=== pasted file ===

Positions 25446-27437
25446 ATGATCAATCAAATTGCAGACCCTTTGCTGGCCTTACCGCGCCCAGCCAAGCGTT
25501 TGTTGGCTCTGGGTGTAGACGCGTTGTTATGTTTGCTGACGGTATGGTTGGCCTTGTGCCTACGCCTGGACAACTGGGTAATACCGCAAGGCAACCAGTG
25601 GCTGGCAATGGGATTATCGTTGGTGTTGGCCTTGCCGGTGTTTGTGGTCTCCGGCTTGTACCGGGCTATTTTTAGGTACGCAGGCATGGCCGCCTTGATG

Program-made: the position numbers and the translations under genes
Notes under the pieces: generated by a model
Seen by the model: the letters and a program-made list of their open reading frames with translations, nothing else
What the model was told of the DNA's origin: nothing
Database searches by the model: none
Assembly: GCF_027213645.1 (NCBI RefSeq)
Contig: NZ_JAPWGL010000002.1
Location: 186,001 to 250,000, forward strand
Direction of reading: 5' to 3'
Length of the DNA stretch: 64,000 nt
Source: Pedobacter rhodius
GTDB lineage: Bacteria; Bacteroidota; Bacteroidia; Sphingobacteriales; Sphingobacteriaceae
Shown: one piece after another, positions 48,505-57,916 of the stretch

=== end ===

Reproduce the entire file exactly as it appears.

Positions 25446-27437
25446 ATGATCAATCAAATTGCAGACCCTTTGCTGGCCTTACCGCGCCCAGCCAAGCGTT
25501 TGTTGGCTCTGGGTGTAGACGCGTTGTTATGTTTGCTGACGGTATGGTTGGCCTTGTGCCTACGCCTGGACAACTGGGTAATACCGCAAGGCAACCAGTG
25601 GCTGGCAATGGGATTATCGTTGGTGTTGGCCTTGCCGGTGTTTGTGGTCTCCGGCTTGTACCGGGCTATTTTTAGGTACGCAGGCATGGCCGCCTTGATG

Program-made: the position numbers and the translations under genes
Notes under the pieces: generated by a model
Seen by the model: the letters and a program-made list of their open reading frames with translations, nothing else
What the model was told of the DNA's origin: nothing
Database searches by the model: none
Assembly: GCF_027213645.1 (NCBI RefSeq)
Contig: NZ_JAPWGL010000002.1
Location: 186,001 to 250,000, forward strand
Direction of reading: 5' to 3'
Length of the DNA stretch: 64,000 nt
Source: Pedobacter rhodius
GTDB lineage: Bacteria; Bacteroidota; Bacteroidia; Sphingobacteriales; Sphingobacteriaceae
Shown: one piece after another, positions 48,505-57,916 of the stretch